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UBC research points to tropical plant as potential way to fight opioid crisis

Zach Walsh, associate professor of psychology at UBC Okanagan. (Photo courtesy UBC)

KELOWNA (NEWS 1130) – A leafy plant in the coffee family could help combat the opioid crisis, according to research from the University of British Columbia.

Researchers at UBC’s Okanagan campus and the University of Rochester Medical Center (URMC) reviewed 57 years of international scientific data and determined that kratom has a substantial history of use as an alternative to opioids. The tropical plant has been used recreationally and medicinally for hundreds of years in South East Asia.

Co-author Dr Zach Walsh, with UBC Okanagan, says it could help wean addicts off opioids because the plant gives a similar high without the same risks.

“It doesn’t cause respiratory depression, at least not in the types of doses that are regularly used that are causing all the fatalities around opioid use,” he says.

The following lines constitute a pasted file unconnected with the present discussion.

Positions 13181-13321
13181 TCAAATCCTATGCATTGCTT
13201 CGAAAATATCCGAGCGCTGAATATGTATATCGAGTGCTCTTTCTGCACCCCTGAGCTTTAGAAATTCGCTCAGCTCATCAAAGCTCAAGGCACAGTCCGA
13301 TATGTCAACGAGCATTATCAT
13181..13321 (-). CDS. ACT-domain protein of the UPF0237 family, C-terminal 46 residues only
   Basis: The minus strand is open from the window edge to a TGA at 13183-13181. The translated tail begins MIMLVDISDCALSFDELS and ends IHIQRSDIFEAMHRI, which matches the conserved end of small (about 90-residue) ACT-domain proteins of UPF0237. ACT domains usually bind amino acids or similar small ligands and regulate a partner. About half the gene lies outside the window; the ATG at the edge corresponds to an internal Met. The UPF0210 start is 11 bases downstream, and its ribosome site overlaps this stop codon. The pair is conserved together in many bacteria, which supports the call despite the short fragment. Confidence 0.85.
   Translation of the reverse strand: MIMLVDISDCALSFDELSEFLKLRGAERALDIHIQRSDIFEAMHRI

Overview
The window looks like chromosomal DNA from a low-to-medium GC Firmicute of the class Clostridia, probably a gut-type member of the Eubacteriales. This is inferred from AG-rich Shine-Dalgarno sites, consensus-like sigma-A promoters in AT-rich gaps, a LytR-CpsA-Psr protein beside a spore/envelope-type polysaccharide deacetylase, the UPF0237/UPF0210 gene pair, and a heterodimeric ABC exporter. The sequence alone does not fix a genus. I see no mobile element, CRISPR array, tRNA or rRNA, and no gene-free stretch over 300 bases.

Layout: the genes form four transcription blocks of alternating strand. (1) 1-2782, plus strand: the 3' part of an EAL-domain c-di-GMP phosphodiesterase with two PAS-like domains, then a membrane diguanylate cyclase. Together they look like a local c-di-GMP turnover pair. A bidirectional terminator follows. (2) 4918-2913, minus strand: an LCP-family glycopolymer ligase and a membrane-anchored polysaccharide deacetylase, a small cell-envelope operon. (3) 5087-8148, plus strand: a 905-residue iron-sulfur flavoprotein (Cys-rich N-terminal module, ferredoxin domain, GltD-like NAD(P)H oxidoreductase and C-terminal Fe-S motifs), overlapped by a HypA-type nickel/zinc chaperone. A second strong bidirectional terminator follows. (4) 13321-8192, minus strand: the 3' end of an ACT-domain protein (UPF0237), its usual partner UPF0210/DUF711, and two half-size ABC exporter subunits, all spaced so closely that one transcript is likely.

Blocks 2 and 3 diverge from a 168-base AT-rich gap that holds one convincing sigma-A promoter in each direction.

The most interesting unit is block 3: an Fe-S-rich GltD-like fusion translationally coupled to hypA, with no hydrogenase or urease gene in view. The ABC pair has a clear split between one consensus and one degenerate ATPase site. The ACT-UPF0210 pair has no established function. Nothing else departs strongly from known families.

“If you talk to┬ápeople who use it, they say it is an opioid-like effect but just not as strong. It can produce a mild dependence but again the dependence like the high itself is nowhere near as pronounced as what we see with opioids.”

No clinical trials into kratom have been done yet.

“There are certainly a lot of anecdotal success stories of people saying ‘I was able to withdraw from opioids and kratom sure made it a whole lot easier’.”

But Walsh says the use of kratom is not without controversy.

“Over the past decade we have seen increasing interest in kratom as an effective way of easing pain and curbing opioid use,” says Walsh. “We are concerned that this potential might be overlooked amongst the hysteria and misinformation that often accompanies the emergence of an unfamiliar plant-based drug that does have some potential for misuse.”

The study was published recently in the journal Drug and Alcohol Dependence.